Pic of the Day: Contamination (1980)

Contamination dvd coverArrow Video’s cover art for their new Blu-ray release of Luigi Cozzi’s Contamination (1980), one of my favorite gory Italian knock-offs. This one borrows a bit from Alien, including extraterrestrial eggs so similar to Ridley Scott’s classic that I can’t believe nobody got sued.

The disc features a commentary track, making-of documentary, and collector’s booklet.

Interview: Ashby director Tony McNamara

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An excerpt from an interview I did with Ashby writer/director Tony McNamara for Filmmaker Magazine. The film stars Nat Wolff as a suburban Virginia high schooler taken under the wing of ex-CIA assassin Mickey Rourke. Check out the entire interview over at Filmmaker.

“…On the day we shot the boxing scene (where Mickey teaches Nat to take a punch), Mickey was very concerned about getting hit because, weirdly enough, he hates fight scenes in movies. Because, from his point of view, there’s always a bad stunt coordinator and you end up getting hit. I think he’s been accidentally punched in the face, a few times so he was very adamant and he brought down his own guy from New York. He kept saying to me, “If that kid hits me in the face, I’m going to hit you in the face.” (laughs) But then once we started, because he’s a boxer, his boxer’s instincts kicked in. Even when I’d say cut, he’d keep throwing jabs and Nat was like, “We’ve stopped! We’ve stopped!” – Tony McNamara

The Shot Behind the Shot: Innerspace (1987)


Behind the scenes of Industrial Light & Magic’s Oscar-winning special effects from Joe Dante’s 1987 film Innerspace. Check out my interview with Innerspace model shop supervisor Bill George for Filmmaker Magazine. George has spent 33 years at ILM and worked on the Star Wars, Star Trek and Indiana Jones series.

Here’s more of Deep Fried MoviesShot Behind the Shot series.

Behind the scenes of A Nightmare on Elm Street (1984)

Behind the Scenes of A Nightmare on Elm Street #20

I’d read an article in the L.A. Times about a family who had escaped the Killing Fields in Cambodia and managed to get to the U.S. Things were fine, and then suddenly the young son was having very disturbing nightmares. He told his parents he was afraid that if he slept, the thing chasing him would get him, so he tried to stay awake for days at a time. When he finally fell asleep, his parents thought this crisis was over. Then they heard screams in the middle of the night. By the time they got to him, he was dead. He died in the middle of a nightmare. Here was a youngster having a vision of a horror that everyone older was denying. That became the central line of Nightmare on Elm Street.” – Wes Craven on the origin of A Nightmare on Elm Street, from Vulture’s oral history of the film.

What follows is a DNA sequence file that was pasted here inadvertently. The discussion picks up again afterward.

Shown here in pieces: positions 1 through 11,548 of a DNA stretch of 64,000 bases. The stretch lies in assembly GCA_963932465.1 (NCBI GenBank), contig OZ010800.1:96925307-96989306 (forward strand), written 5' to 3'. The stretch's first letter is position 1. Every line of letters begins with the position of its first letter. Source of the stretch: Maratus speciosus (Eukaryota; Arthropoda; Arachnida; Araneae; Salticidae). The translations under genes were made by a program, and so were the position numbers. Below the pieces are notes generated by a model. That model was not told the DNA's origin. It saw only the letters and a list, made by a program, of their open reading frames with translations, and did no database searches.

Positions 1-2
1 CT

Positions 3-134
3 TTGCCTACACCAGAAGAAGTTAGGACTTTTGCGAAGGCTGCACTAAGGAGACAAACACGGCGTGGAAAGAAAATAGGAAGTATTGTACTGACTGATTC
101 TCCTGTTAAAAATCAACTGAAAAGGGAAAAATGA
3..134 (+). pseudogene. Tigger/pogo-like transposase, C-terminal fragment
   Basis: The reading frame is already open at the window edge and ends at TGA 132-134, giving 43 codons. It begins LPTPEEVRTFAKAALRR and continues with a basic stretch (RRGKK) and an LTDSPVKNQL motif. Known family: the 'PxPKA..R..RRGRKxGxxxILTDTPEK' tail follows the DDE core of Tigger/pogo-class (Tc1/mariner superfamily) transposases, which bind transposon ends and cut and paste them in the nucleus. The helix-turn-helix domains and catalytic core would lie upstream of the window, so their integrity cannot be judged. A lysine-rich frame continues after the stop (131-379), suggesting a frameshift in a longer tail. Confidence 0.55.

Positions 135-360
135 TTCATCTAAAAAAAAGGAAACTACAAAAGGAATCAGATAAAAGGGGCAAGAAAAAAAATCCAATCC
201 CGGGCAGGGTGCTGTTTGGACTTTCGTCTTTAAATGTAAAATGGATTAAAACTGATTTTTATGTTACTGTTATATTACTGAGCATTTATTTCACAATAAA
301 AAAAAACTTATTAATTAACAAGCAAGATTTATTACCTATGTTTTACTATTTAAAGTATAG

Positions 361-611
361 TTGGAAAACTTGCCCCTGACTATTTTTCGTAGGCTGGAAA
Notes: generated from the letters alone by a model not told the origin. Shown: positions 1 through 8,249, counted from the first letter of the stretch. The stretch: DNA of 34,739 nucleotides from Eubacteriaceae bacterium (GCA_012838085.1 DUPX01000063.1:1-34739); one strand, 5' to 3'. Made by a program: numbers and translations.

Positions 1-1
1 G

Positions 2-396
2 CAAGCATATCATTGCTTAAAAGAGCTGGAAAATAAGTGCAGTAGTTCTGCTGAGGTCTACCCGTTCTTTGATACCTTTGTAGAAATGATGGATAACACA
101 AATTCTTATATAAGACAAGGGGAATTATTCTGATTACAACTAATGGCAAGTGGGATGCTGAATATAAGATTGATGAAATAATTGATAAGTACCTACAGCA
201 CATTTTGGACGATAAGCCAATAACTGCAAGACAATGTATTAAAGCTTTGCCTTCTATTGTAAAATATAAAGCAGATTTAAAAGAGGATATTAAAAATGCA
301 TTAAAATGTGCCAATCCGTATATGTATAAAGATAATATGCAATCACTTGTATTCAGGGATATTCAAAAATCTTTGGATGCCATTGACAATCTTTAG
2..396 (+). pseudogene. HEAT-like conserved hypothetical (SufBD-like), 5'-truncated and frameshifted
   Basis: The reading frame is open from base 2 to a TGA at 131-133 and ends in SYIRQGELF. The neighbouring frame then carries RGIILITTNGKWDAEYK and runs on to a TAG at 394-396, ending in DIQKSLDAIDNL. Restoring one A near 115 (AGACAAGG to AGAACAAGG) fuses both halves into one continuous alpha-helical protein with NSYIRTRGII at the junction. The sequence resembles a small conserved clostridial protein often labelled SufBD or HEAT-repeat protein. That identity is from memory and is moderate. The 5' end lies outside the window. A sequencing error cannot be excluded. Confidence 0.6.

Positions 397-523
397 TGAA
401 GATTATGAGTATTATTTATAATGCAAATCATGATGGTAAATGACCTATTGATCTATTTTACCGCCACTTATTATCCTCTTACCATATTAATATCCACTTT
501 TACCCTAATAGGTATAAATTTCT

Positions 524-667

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Pic of the Day: Angel Heart (1987)

Angel Heart (alanparker.com)

Director Alan Parker (left) shows Mickey Rourke the proper way to rough up a fellow actor on the set of 1987’s Angel Heart.

Thanks to the fine folks at Cinephilia & Beyond, I’ve spent the last few hours digging through the treasure trove that is AlanParker.com. The official site of the British director behind Angel Heart, Midnight Express, Mississippi Burning, and Pink Floyd The Wall, the site features behind the scenes pics and essays by Parker about the making of his films. That includes a production diary from Angel Heart with this passage about the casting of Robert De Niro:

“Getting Robert De Niro to say ‘yes’ to doing my movie wasn’t easy. Lanza’s, the Italian restaurant in New York’s Lower East Side where he had suggested we meet was the kind of cliché neighbourhood restaurant full of gentlemen in mohair suits making sure that they didn’t have their backs to the proceedings. But Mr. De Niro didn’t want to be stared at.

I had been courting him to play the Devil in Angel Heart for some months and we had met a few times—and he had continued to bombard me with questions examining every dot and comma of my script. I had walked him through the locations we had found, read through the screenplay sitting on the floor of a dank, disused church in Harlem and finally he said ‘yes’. To be honest, he said, “Alan, I am of a mind to do the movie.” Not overly gushing, it’s true, but De Niro doesn’t gush.” – Alan Parker

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